study reviews these two ammonia removal pathways, presents a set of
balanced stoichiometric relationships, and discusses their impact on water
quality. In addition, microbial growth energetics are used to characterize
production of volatile and total suspended solids for autotrophic and
heterotrophic systems. A critical verification of this work was that only
a small fraction of the feed’s carbon content is readily available to the
heterotrophic bacteria. For example, feed containing 35% protein (350 g/
kg feed) has only 109 g/kg feed of labile carbon. In the paper’s second
part, the results of a study on the impact C/N ratio on water quality is
presented. In this experimental trial sufficient labile organic carbon
in the form of sucrose (sugar) was added daily at 0%, 50%, and 100%
of the system feeding rate to three prototype zero-exchange systems.
The system was stocked with marine shrimp (Litopenaeus vannamei)
at modest density (150 /m2) and water quality was measured daily.
Significant differences were seen between the three strategies in the key
water quality parameters of ammonia-nitrogen, nitrite-nitrogen, nitratenitrogen, pH, and alkalinity. The control (0%) system exhibited water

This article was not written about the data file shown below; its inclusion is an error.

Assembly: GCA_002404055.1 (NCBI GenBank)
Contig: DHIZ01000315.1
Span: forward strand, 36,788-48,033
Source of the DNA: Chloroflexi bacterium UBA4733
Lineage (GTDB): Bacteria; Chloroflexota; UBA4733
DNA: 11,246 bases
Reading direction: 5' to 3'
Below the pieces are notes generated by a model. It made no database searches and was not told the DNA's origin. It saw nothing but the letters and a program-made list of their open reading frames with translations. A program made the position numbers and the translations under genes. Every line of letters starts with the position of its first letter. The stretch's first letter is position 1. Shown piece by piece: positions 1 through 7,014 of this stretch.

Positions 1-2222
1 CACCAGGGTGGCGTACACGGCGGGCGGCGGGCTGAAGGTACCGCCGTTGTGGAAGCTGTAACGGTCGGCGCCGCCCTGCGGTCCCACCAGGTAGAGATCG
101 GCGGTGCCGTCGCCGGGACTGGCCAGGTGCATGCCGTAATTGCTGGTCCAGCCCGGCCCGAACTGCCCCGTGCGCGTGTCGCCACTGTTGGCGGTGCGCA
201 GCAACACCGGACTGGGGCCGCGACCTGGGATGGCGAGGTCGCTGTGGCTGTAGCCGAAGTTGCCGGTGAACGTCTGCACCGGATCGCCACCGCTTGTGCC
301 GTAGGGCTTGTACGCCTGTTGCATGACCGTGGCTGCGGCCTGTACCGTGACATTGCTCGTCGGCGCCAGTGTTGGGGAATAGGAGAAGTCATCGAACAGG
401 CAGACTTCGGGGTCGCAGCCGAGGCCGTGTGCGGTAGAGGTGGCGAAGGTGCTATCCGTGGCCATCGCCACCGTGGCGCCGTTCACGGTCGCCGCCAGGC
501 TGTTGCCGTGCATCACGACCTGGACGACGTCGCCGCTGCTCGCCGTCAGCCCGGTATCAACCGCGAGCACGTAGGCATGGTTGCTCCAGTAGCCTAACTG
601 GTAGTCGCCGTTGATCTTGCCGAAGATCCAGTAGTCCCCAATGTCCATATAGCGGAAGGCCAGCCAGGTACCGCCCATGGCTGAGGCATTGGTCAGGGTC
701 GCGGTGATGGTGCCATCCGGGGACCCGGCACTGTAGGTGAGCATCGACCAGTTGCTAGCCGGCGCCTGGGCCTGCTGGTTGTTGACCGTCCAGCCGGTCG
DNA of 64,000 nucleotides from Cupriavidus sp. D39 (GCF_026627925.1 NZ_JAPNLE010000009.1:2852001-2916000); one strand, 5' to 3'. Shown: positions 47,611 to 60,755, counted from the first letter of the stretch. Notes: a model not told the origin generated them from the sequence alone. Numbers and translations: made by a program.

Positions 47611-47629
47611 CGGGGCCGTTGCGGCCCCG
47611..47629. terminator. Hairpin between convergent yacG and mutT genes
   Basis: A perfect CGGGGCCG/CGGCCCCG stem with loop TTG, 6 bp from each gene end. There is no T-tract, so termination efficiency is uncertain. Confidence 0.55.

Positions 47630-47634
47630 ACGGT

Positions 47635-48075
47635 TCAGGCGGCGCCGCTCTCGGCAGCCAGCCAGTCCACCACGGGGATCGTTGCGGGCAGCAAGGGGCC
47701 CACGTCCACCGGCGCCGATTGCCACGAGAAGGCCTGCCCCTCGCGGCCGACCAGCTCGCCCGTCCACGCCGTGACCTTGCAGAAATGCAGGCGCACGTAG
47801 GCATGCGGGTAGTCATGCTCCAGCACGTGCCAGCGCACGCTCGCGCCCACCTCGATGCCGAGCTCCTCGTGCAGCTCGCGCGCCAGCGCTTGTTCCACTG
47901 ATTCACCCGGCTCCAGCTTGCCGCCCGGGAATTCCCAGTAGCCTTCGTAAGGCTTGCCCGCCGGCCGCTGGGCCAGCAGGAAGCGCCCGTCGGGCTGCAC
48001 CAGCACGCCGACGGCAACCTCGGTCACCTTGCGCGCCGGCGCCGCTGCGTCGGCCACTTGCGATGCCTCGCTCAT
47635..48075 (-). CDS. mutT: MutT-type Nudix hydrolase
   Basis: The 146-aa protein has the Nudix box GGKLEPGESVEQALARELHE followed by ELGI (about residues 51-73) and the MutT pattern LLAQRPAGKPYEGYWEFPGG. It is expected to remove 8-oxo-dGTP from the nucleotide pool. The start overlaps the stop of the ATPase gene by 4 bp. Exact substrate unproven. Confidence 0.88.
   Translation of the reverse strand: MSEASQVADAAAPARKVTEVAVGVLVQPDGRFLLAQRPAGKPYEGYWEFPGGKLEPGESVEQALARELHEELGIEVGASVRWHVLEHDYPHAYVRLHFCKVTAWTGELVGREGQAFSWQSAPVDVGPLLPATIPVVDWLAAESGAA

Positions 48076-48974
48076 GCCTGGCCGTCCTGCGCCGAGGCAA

quality characteristics of a mixed autotrophic/heterotrophic system while
the other two systems receiving supplemental organic carbon (50% and
100%) showed water quality characteristics of pure heterotrophic systems.

Introduction
The three pathways for the removal of ammonia-nitrogen in traditional
aquaculture systems are: photoautotrophic (algae), autotrophic bacterial
conversion from ammonia-nitrogen to nitrate nitrogen, and heterotrophic
bacterial conversion from ammonia-nitrogen directly to microbial
biomass, a more recent management method. Traditionally, pond
aquaculture has used photoautotrophic algae-based systems (greenwater
systems) to control inorganic nitrogen buildup. In intensive recirculating
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Analysis of bacterial control of ammonia-nitrogen in shrimp production systems

aquaculture production systems, large fixed-cell bioreactors are routinely
used that rely on the nitrification of ammonia-nitrogen to nitratenitrogen by ammonia oxidizing bacteria (AOB) and nitrite oxidizing
bacteria (NOB) (Timmons and Ebeling 2007). In intensive recirculating
systems, the growth of heterotrophic bacteria and the accumulation of
organic carbon and nitrate are minimized intentionally through the rapid
removal of solids from the system and through water exchange. It has